Wednesday, October 19, 2011
Friday, May 7, 2010
Symbolism matters. By most measures Abdurrahman "Gus Dur" Wahid was a disaster as Indonesia's president. Even Megawati's years of doing nothing appear a significant achievement in comparison with Gus Dur's chaotic 21 months in power as Indonesia's fourth leader.
Yet is it possible to argue that the almost-blind head of the Nahdlatul Ulama, who died last Wednesday, contributed not just more than anyone to Indonesia's nearly peaceful transition from the Suharto era, of which he was a part, to plural democracy. Even more important, he embodied a tradition of tolerance which is as essential as a common language to the survival of Indonesia, a nation which is not merely multi-religious but harbors a wide variety of interpretations of the religion of the majority.
His most obvious contribution as president to inclusiveness and tolerance was his ending of overt discrimination against Chinese people and language. But that was only one aspect of a career built on a profound belief in the importance of common values transcending religious divisions. Despite an unprepossessing physique, he was an effective leader because he combined several elements. He inherited leadership of the NU from his father and grandfather, and hence the quasi-feudal authority that went with the grass roots Muslim organization.
But he added to that true intellectual weight, a profound knowledge not only of Islam but of other religions and philosophies combined with an ability, learned through his years in journalism, to express himself simply and directly. And to those he added an earthiness to which people at large, be they peasants from east Java or politicians in Jakarta could easily relate.
The Gus Dur who loved retailing gossip about the sex lives of the first family was the same Gus Dur who was treated with reverence both by his fellow kiai - the religious leaders of Indonesian Muslims - and by attendees at international gatherings.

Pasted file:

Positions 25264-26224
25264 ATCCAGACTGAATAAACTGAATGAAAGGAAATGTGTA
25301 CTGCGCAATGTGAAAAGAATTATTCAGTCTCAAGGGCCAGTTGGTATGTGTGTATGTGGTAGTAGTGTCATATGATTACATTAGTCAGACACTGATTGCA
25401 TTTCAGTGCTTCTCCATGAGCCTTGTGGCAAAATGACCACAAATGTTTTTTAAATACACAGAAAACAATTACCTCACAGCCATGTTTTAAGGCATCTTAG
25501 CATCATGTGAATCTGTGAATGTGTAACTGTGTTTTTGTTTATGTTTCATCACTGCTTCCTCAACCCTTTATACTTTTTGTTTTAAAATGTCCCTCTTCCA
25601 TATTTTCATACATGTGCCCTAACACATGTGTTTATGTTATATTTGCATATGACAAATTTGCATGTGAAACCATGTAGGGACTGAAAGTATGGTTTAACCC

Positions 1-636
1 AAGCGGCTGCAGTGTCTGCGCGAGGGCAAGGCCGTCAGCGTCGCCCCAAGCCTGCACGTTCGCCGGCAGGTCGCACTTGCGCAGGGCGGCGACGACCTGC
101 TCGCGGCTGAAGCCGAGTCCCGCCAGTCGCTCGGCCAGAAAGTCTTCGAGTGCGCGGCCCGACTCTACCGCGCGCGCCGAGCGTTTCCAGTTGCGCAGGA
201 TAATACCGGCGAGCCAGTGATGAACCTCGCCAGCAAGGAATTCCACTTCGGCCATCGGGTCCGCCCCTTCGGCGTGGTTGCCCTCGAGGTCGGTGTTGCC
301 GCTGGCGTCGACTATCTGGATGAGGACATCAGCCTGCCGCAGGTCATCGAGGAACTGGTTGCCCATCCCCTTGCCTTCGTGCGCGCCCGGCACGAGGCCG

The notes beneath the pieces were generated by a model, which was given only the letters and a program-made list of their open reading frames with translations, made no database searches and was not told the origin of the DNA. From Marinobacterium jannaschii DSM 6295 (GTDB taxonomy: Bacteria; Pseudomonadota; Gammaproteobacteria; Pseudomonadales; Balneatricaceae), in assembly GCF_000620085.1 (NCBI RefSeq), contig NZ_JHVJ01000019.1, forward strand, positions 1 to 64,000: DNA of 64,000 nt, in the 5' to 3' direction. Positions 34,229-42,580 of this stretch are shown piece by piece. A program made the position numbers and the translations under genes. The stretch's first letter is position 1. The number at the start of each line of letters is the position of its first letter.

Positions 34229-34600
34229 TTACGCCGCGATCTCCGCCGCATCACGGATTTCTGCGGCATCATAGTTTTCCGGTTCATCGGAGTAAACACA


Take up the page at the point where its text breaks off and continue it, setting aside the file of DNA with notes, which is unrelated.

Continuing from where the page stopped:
His failings were obvious too and rather typical of one born to high office. To those were added physical decline in the wake of his stroke and what amounted to almost an addiction to politicking which left friends and allies exasperated. If he had been directly elected as president, things might have been different. But he proved temperamentally incapable of managing the coalition of entrenched interests necessary when the presidency was the gift of the MPR, the country's fractured House of Representatives. His liberal views on separatist issues such as Aceh and Irian Jaya also contributed to his downfall - though in the case of Aceh they paved the way to a post-tsunami peace agreement.
His failures do not undermine his importance as religious leader and politician in keeping religion and politics separate and ensuring that mainstream Islam in Indonesia remained tolerant and plural, where religion was a matter of private conscience and where the secular state kept out of religious affairs - and vice versa. He also reconciled Islamic teachings with p a ncasila , Indonesia's amorphous, five-sided state philosophy of belief in one god, humanitarianism, national unity, popular sovereignty and social justice.
It was this belief in pluralism which enabled him to be a moderating influence in the latter Suharto years and play a central role in the democratic transition. That a nearly blind cleric who had already suffered strokes was elected president at all was a reflection of his symbolic role in a nation searching for a new basis for harmony.